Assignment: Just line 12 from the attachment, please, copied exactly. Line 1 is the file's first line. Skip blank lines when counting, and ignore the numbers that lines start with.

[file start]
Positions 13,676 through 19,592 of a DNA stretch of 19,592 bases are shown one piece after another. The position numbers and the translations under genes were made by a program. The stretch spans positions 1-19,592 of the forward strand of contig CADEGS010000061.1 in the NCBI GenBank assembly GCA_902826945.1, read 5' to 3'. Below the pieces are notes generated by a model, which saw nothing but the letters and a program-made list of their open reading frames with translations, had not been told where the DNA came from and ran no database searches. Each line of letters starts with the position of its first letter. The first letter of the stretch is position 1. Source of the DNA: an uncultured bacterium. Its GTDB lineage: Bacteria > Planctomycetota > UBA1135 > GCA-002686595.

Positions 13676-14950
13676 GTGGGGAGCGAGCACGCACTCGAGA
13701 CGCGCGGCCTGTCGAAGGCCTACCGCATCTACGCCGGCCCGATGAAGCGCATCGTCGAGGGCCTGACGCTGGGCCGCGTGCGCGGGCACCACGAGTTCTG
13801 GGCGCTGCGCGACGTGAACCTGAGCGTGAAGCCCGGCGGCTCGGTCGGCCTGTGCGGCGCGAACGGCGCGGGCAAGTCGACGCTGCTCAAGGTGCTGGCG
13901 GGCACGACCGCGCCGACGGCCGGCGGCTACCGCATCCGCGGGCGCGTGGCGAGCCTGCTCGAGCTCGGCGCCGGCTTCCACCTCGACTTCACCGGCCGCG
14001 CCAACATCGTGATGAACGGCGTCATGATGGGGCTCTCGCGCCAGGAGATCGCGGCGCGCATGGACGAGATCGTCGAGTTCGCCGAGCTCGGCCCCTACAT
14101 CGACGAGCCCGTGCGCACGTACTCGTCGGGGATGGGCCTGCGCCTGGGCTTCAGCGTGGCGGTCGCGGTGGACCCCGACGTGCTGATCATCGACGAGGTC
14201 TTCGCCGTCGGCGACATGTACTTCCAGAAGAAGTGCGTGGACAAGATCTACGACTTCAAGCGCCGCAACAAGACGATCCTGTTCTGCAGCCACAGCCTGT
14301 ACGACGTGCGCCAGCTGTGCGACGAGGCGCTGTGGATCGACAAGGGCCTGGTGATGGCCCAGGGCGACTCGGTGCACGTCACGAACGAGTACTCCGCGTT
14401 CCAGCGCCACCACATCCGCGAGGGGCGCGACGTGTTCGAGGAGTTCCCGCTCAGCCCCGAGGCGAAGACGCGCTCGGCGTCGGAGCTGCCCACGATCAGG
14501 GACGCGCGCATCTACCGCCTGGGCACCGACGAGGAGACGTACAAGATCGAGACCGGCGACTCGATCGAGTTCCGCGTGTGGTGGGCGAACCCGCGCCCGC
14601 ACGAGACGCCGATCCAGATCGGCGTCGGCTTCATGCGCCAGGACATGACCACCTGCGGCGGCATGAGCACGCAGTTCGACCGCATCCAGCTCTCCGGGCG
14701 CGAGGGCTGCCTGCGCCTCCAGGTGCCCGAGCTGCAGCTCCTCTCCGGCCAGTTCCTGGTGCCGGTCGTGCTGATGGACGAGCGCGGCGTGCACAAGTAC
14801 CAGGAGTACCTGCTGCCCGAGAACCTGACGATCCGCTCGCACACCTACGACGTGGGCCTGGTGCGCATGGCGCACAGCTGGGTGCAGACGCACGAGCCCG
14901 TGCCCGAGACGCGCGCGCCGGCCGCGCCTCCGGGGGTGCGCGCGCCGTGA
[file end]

14501 GACGCGCGCATCTACCGCCTGGGCACCGACGAGGAGACGTACAAGATCGAGACCGGCGACTCGATCGAGTTCCGCGTGTGGTGGGCGAACCCGCGCCCGC